Fire Emblem enthusiasts from around the world are undertaking the fandom’s largest group project to date. The Fire Emblem Compendium aims to gather fan art inspired by Nintendo’s popular strategy series, with one very ambitious goal: to curate illustrations of every single character from the franchise’s fifteen titles.
Series fans will immediately understand this project’s daunting scale. Fire Emblem is far from lacking in-game personalities; at 703 characters, the Compendium is covering every playable unit, as well as villains and side characters. Nintendo has undoubtedly pushed Fire Emblem as a flagship title since the success of 2012’s Awakening by incorporating it’s more popular characters into a number of games, most notably Super Smash Brothers. The Compendium pays respects to recognizable faces like Marth, Roy, and Lucina, but sheds equal light on more obscure characters.
The project is coordinated primarily through Discord and Twitter, where artists have gathered to encourage each other to keep up with their submissions. Since it’s inception, the website attracted hundreds of artists. The Compendium’s founder and organizer, Yayster is among many fans happily working together:
“I think the project surprised all of us in how successful it was. We knew there was interest, but the amount of applications was staggering! We actually crashed Google Sheets – something I didn’t even know was possible – and even after two hours of working through applicants, we were still on the first two minutes of submissions. It felt really humbling to have such a level of interest, and so many people interested in sharing their love of Fire Emblem”
Characters are the core of every Fire Emblem title. With the launch of Fire Emblem Heroes, it’s become abundantly clear that Nintendo sees great potential – and dollar signs – in the strength of their character design. The mobile title has introduced long forgotten faces to fans both old and new. The game’s main attraction is it’s massive roster, with each character drawn by professionals tapped by developer Intelligent Systems – usually artists already famous for their work in Fire Emblem titles. Heroes is a dream for those of us who always marveled the series’ official art, and with the Compendium fans are given a space to show off their own artistic interpretations of the series.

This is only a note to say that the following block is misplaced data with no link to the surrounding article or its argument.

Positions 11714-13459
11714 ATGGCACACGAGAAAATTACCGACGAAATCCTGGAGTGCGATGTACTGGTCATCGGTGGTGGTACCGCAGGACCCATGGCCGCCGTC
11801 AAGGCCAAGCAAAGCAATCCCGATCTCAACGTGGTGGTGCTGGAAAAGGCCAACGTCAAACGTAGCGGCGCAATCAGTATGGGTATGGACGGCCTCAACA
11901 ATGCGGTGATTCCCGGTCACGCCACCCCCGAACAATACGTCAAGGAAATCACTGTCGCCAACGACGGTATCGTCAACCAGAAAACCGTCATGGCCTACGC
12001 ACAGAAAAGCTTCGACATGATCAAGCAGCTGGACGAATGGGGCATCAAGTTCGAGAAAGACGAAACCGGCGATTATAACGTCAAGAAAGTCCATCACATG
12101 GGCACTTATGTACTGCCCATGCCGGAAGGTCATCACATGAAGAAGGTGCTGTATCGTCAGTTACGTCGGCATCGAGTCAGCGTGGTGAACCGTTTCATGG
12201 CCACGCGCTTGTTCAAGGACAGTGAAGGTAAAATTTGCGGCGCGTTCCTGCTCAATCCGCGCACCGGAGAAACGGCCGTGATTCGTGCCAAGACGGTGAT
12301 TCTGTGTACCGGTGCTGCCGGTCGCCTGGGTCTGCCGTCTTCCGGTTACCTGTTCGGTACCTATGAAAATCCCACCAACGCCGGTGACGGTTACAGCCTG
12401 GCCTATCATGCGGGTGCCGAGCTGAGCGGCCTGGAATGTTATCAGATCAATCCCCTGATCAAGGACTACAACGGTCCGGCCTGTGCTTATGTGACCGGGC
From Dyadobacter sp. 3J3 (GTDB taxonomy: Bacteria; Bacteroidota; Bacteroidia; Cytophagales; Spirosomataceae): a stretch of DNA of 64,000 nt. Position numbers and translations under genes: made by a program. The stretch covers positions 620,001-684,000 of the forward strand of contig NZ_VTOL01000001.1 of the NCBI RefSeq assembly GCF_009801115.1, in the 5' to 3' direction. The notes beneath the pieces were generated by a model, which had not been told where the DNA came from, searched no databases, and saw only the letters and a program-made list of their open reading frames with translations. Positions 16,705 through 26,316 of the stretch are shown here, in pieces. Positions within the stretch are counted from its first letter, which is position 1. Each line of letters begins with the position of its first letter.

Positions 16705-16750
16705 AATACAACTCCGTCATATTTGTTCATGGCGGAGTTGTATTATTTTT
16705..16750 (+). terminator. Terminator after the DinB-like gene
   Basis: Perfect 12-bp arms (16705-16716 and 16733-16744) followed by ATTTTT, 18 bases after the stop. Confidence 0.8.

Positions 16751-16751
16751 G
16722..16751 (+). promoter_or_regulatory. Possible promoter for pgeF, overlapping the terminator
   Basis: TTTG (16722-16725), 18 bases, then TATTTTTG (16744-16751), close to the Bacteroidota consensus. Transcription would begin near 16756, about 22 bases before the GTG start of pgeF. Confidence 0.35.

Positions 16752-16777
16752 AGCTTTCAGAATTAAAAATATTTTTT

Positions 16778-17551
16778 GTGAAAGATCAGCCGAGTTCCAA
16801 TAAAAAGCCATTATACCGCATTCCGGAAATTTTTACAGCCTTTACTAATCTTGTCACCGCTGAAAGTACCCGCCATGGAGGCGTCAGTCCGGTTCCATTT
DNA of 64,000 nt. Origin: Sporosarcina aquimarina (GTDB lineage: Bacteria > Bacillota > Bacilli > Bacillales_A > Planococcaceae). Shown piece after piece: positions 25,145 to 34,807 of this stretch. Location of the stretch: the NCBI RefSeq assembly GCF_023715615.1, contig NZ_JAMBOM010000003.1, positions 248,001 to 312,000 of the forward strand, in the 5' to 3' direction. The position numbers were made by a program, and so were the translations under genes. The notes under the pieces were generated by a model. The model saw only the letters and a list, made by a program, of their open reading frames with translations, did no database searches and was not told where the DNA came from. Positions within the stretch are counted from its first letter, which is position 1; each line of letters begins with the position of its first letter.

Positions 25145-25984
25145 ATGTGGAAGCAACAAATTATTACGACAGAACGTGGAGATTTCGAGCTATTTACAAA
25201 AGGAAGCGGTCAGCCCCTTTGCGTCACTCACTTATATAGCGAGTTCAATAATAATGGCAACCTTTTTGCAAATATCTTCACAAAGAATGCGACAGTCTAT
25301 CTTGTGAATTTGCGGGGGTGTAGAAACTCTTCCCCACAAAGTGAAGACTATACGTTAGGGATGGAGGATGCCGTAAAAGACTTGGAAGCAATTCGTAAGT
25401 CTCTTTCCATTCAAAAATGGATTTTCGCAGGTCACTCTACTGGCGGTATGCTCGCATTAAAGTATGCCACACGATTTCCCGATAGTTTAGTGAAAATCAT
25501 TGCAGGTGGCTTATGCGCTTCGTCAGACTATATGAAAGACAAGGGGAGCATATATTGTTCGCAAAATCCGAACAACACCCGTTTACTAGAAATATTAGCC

The project is a true love letter by fans, for fans. All levels of artistic skill are welcomed; the only qualifier is the artist’s dedication to the series. Community organizers set a reasonable two-week deadline for all submissions. Artists were invited to pick a first and second choice of character they wished to illustrate, on a first come first serve basis. As of launch, the Compendium has plans only for an online edition. After two weeks, nearly half of Fire Emblem’s massive roster has already been submitted to the main gallery. There is no set deadline for the project’s completion, but it is safe to say that Fire Emblem fans are the dedicated type (anyone familiar with the series’ infamous ‘permadeath’ feature understands what I mean).
The Compendium’s success is a boon to not only Fire Emblem fans, but gaming culture overall. The hard work put in by participants legitimizes games as a positive influence on a new generation of creators. By organizing such a spectrum of talent under one banner of series love, we get to see first hand the kind of impact a game can have on all kinds of people. Fans and developers seem to be living in a state of mutual respect for the series; there’s more to Fire Emblem than its sales numbers.
However, those very numbers were nearly the death knell for the series prior to Awakening’s success. Perhaps the fandom saw the threat of something they love going away forever, a fate that unfortunately befalls many franchises. Needless to say, Fire Emblem is an anomaly in a time where games face more critical scrutiny than ever before. It is one series that truly managed to tip the scales in it’s favor.
The Fire Emblem Compendium can be viewed at fecompendium.com